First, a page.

At constant pressure, the water content of the inlet gas increases as the inlet gas temperature increases. For example, at 1,000 psia and 80°F gas holds about 34 Ib/MMscf, while at 1,000 psia and 120°F it will hold about 104 Ib/MMscf. At the higher temperature, the glycol will have to remove over three times as much water to meet a pipeline specification of 7 lb/MMscf.
An increase in gas temperature may result in an increase in the required diameter of the contact tower. As was shown in separator sizing , an increase in temperature increases the actual gas velocity, which in turn increases the diameter of the vessel.
Inlet gas temperatures above 120°F result in high triethylene glycol losses. At higher gas temperatures tetraethylene glycol can be used, but it is more common to cool the gas below 120°F before entering the contactor. The more the gas is cooled, while staying above the hydrate formation temperature, the smaller the glycol unit required.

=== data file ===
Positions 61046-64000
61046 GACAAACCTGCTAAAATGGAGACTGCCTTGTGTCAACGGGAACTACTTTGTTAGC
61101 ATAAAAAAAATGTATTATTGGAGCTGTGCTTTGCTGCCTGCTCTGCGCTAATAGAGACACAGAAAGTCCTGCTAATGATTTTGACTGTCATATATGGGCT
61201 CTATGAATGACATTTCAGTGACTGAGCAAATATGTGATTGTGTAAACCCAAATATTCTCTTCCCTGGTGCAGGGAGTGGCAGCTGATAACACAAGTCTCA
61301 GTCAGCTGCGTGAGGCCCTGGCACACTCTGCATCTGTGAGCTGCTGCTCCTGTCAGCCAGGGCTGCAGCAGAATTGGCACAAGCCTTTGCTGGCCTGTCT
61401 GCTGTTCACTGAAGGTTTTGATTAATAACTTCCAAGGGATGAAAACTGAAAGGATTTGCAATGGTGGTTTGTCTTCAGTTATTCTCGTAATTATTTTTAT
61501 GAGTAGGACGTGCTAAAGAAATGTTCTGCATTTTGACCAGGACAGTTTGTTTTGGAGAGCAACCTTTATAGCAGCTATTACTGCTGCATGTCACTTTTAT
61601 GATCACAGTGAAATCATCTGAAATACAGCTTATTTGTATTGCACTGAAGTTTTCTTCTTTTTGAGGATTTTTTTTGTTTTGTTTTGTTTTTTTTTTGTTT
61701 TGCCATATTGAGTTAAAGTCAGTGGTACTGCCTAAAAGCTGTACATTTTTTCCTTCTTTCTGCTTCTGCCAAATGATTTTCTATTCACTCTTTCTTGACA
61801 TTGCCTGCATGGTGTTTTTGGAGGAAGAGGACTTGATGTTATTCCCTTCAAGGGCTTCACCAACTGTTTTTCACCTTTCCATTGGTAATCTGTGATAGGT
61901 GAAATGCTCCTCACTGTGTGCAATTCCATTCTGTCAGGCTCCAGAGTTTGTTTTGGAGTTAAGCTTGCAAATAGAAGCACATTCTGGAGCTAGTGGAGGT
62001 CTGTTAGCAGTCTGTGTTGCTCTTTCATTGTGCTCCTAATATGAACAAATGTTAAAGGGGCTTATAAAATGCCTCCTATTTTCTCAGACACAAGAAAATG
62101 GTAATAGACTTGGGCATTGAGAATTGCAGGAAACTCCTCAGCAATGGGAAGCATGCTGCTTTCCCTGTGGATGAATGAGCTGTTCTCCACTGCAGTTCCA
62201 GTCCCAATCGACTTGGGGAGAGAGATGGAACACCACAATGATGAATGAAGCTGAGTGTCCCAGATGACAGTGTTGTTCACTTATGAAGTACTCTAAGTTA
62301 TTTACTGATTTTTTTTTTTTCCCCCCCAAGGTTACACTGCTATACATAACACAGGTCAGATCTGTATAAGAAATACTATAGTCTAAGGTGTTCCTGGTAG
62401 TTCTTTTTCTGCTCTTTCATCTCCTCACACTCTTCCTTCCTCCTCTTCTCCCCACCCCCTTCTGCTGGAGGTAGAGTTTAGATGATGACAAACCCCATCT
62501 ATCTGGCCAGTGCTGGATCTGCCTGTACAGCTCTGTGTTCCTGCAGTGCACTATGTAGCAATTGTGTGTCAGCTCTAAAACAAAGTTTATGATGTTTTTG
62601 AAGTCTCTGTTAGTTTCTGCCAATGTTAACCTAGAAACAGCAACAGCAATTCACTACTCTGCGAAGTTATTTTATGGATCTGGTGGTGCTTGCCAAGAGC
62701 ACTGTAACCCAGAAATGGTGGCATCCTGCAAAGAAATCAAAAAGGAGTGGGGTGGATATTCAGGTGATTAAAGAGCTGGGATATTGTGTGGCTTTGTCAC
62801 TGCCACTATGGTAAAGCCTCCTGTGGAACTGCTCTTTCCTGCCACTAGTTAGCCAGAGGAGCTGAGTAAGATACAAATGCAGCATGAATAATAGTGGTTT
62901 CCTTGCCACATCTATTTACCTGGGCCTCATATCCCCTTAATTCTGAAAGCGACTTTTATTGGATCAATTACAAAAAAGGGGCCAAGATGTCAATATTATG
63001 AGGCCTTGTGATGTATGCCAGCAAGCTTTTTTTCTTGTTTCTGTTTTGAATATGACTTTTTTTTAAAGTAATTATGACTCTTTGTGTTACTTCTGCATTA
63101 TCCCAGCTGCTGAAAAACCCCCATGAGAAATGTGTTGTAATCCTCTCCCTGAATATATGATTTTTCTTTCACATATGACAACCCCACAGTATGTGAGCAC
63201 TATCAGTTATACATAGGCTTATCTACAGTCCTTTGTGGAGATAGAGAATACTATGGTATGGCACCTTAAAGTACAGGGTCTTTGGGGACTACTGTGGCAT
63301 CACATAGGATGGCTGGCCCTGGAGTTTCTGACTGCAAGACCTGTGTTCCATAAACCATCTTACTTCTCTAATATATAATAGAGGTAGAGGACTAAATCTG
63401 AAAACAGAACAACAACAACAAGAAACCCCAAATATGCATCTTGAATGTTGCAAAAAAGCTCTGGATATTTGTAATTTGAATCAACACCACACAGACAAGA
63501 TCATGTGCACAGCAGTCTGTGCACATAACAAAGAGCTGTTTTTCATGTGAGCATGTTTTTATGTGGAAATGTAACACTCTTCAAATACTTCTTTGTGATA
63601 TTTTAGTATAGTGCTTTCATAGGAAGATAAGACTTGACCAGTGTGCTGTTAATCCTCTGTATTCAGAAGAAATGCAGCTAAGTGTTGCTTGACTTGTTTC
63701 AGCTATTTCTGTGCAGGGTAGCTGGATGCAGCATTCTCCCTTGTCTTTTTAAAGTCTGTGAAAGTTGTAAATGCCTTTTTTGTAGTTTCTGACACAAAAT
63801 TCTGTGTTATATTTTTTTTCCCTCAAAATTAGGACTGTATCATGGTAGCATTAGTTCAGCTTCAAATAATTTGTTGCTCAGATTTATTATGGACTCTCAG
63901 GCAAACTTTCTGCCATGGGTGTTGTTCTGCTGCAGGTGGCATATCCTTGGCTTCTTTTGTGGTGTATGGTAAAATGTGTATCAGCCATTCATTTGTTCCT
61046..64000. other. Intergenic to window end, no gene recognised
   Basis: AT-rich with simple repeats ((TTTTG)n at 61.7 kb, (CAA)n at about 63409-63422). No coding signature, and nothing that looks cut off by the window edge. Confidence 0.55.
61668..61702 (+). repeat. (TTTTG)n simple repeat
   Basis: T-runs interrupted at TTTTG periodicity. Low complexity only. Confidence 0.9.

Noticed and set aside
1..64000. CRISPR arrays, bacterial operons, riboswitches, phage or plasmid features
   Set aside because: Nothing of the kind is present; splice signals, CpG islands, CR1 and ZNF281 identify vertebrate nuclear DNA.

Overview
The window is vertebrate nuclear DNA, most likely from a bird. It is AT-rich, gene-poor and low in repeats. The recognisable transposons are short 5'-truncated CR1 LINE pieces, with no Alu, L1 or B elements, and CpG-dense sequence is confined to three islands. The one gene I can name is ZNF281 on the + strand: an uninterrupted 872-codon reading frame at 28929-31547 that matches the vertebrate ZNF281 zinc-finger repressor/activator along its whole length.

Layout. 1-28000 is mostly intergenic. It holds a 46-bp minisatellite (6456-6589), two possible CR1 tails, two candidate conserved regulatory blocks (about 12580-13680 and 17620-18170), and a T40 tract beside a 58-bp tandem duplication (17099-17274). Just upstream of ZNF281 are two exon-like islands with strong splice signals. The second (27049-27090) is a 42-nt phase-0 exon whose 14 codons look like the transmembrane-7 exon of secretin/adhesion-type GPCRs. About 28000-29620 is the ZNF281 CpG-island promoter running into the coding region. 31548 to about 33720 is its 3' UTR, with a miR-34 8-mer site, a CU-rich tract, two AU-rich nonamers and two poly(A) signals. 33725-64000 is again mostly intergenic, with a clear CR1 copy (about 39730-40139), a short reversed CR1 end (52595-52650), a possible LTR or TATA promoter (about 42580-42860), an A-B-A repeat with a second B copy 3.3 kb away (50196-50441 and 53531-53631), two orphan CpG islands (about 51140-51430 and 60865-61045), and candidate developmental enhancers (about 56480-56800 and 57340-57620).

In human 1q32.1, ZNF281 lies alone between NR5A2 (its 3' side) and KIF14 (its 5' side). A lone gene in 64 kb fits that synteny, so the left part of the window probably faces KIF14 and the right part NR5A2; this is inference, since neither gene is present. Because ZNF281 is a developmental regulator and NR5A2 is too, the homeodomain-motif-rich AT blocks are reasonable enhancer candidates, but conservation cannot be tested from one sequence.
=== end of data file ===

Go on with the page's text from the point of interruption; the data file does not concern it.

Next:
The minimum inlet gas temperature is normally above the hydrate formation temperature and should always be above 50°F. Below 50°F glycol becomes too viscous. Below 60°F to 70°F glycol can form a stable emulsion with liquid hydrocarbons in the gas and cause foaming in the contactor.
There is an economic trade-off between the heat exchanger system used to cool the gas and the size of the glycol unit. A larger cooler provides for a smaller glycol unit, and vice versa. Typically, triethylene glycol. units are designed to operate with inlet gas temperatures between 80°F and 110°F.